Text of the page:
Specialized, one of the leading manufacturers of high-end bicycles and e-bikes, has launched its first-ever value segment of e-bikes under the Globe line. The company’s launch model is an electric cargo bike known as the Globe Haul ST.
While Specialized calls it a cargo bike, the shorter wheel-base that keeps it in “normal bike” proportions helps put it into a class we often refer to as utility e-bikes. These are e-bikes with extra cargo capacity for hauling extra cargo or passengers, but without the extra bulk and length often associated with oversized electric cargo bikes.
The Globe Haul ST is priced at US $2,700, which might seem to be a bit higher than most budget-oriented e-bikes yet is positively low-cost for a premium brand like Specialized.
The company is pitching the Globe Haul ST as an affordable car-replacing electric bike that can handle many of the daily tasks that many people accomplish with a much larger vehicle.
As the company explained:
The Globe Haul ST represents a new category of e-bike for Specialized, one that fills the gap between a commuter e-bike and a car. The Globe line is designed with increased load capacity and a versatile accessory mounting system allowing riders to travel comfortably around the suburbs and exurbs as well as the off-the-beaten paths of their outdoor adventures.
Compared to many of Specialized’s electric bicycles that lean more toward European-style e-bike designs, the Globe Haul ST is rather Americanized.
That means a powerful 700W hub motor, a massive 772 Wh battery touting 60 miles (96 km) of range, large tires in a 20×3.5″ size, and a massive weight capacity of up to 419 lb. (190 kg).
Oh yeah, and the Class 3 top speed of 28 mph (45 km/h).
That being said, it’s missing one major piece of kit loved by the majority of North American riders: a throttle option. When we first got a look at teaser pics, I called out a thin wire tracing its way up to the right handlebar end. As it didn’t terminate in the brakes and thus couldn’t have been a common brake sensor, I suggested that it may be a giveaway for a throttle. Unfortunately I was a bit too optimistic, as it turns out it’s the switch for the ultra-bright 1,500 lumen headlight.
However, one of the many accessories option includes a plug-in throttle, so it sounds like the company is prepared to offer that option to those that prefer the ability to put their legs on autopilot for a period.
In true Specialized fashion, the bike is outfitted with some very nice parts compared to today’s mid-level e-bikes. Microshift’s 9-speed transmission makes an appearance, as do hydraulic disc brakes on massive 203 mm brake rotors, and there’s even a torque sensor for ultra-smooth and responsive pedal assist.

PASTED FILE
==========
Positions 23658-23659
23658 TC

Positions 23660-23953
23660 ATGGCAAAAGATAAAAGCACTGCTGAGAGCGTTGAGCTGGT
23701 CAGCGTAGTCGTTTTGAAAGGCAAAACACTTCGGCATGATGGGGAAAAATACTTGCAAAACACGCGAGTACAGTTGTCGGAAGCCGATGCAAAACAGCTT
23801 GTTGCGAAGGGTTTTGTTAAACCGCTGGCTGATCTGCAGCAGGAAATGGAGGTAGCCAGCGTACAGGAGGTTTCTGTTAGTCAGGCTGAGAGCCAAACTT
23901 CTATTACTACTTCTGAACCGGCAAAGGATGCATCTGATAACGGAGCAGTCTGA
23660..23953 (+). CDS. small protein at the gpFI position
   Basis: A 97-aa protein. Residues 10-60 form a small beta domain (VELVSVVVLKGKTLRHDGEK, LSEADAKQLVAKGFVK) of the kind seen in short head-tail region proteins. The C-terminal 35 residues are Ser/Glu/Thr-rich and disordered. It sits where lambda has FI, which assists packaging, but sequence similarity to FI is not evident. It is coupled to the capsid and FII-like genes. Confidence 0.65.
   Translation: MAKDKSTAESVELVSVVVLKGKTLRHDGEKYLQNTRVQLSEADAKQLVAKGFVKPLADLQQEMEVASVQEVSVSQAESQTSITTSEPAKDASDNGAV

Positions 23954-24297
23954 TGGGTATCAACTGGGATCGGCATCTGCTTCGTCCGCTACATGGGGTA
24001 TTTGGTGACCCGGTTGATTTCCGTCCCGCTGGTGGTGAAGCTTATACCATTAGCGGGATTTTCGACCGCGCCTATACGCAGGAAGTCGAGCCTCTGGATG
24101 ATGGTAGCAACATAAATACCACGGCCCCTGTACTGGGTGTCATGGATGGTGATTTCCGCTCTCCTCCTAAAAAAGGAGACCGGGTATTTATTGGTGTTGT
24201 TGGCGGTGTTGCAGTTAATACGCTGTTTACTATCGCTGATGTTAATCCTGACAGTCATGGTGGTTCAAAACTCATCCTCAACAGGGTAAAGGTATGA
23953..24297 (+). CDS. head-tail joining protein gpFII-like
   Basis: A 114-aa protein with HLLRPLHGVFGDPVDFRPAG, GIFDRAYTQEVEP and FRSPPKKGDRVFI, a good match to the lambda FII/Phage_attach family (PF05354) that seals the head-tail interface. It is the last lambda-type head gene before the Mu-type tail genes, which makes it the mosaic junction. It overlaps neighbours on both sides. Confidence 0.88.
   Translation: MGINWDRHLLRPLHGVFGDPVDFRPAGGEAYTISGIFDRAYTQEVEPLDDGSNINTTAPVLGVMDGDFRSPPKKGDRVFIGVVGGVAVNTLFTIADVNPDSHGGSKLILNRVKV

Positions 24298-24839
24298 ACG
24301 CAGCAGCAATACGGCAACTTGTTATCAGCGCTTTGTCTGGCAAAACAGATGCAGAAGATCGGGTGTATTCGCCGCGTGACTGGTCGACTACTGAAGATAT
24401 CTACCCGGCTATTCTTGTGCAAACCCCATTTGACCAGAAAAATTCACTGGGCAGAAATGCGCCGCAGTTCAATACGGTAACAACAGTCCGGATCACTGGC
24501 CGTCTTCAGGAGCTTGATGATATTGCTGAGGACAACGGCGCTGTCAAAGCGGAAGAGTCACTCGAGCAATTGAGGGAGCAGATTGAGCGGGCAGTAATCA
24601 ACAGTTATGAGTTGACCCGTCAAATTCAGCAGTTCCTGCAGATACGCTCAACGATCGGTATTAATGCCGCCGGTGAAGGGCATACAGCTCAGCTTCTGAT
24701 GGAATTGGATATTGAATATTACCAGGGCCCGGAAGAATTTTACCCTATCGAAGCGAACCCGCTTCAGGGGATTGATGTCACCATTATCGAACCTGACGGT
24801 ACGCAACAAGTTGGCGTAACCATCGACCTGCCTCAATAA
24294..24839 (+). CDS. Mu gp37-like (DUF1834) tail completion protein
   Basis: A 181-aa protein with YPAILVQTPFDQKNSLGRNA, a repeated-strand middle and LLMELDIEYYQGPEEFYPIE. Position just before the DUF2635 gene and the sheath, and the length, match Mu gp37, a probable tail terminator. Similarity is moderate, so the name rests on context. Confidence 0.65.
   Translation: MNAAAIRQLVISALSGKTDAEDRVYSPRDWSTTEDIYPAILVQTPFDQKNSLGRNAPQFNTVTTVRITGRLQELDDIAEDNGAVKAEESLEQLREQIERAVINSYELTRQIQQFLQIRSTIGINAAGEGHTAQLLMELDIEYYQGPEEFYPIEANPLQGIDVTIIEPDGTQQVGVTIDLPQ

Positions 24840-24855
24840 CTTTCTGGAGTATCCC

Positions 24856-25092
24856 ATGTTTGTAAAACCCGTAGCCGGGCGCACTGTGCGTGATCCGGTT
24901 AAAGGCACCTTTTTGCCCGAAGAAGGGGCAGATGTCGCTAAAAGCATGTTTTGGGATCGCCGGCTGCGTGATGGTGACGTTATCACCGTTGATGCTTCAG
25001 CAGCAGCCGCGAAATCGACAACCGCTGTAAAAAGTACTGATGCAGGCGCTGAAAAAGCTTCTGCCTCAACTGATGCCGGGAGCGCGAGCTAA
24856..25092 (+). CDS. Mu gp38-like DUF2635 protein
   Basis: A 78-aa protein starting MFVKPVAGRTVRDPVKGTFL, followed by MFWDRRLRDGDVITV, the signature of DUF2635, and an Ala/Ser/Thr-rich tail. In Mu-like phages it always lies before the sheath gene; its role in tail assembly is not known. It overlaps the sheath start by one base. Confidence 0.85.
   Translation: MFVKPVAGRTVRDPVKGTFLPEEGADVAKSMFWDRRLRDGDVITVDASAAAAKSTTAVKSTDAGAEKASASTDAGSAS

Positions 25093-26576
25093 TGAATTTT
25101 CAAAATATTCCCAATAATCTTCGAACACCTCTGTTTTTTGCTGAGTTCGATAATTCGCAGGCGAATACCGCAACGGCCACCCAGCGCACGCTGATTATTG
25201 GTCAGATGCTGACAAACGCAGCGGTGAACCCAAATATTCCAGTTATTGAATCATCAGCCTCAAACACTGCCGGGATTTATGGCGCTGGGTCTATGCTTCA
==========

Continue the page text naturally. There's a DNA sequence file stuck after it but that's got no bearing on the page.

There’s a telescoping seat post that drops down ultra low for riders as short as 4’5″ (135 cm) or as tall as 6’4″ (193 cm). The rear rack is dual level to create enough space for panniers to clip on while potentially leaving the top bars unencumbered for extra cargo loading.
That rack seems to be a central part of several accessory options, as the company explained:
To further separate itself from the pack, the bike comes with a versatile mounting system and ecosystem of specifically-engineered accessories that allow riders to personalize with the storage and seating configuration best suited to their needs. The Globe Haul ST launches with an accessory line that includes front and rear pannier adaptors, a rear passenger seat, handlebars, and foot pegs, an MIK-ready front rack, rear wheel cover, and plug-in throttle. A rack customization kit also provides various hardware to bolt on just about anything to the front.
Even less critical parts like the included brass bell appear to be nicer quality than the typical accessories slapped on a lot of direct-to-consumer e-bikes.
Priced at US $2,700, the Specialized Globe Haul ST is available in dark and light colorways of Satin Obsidian and Gloss White Mountains. The bike is currently only available in the US, but Specialized representatives have told Electrek that there are still plans to expand international distribution “in the future.”
I’m pretty darn impressed with the Globe Haul ST, and I’m glad to see a throttle option, even if it’s an up-charge. I can already tell you that the lack of a throttle would have considerably cut into the bike’s potential sales in the US. It’s not that all e-bikes have to come with a throttle – I love pedal assist as well. But there are so many US e-bike riders that simply won’t look at an e-bike that doesn’t at least give them the option of throttling when they’re tired.
I think it’s hard to talk about these step-through utility bikes without mentioning the RadRunner, especially since they borrow heavily from the setup popularized by Rad Power Bikes a few years ago. Even the nicest $2,500 RadRunner 3 Plus is still a bit more affordable than the Globe Haul ST, though I doubt Rad can compete with the quality of a brand like Specialized.
I’m loving the loadout here. And I’m loving the fact that you’re basically getting Specialized quality and attention to detail at a more direct-to-consumer price. In fact, the packaging and owners manual alone speak volumes about this e-bike and the company behind it. Most direct-to-consumer e-bikes expect you to say thanks for including a couple Ikea-quality hex wrenches produced out of a steel-butter alloy. But the Globe Haul ST comes with a full tool kit including a freakin’ torque wrench to make sure you not only assemble the bike properly but also torque all the bolts to spec. Mmmm, I love that.
Though for those that don’t want the hassle of self-assembly, Specialized also offers an option to have the bike shipped to their local dealer for professional assembly.
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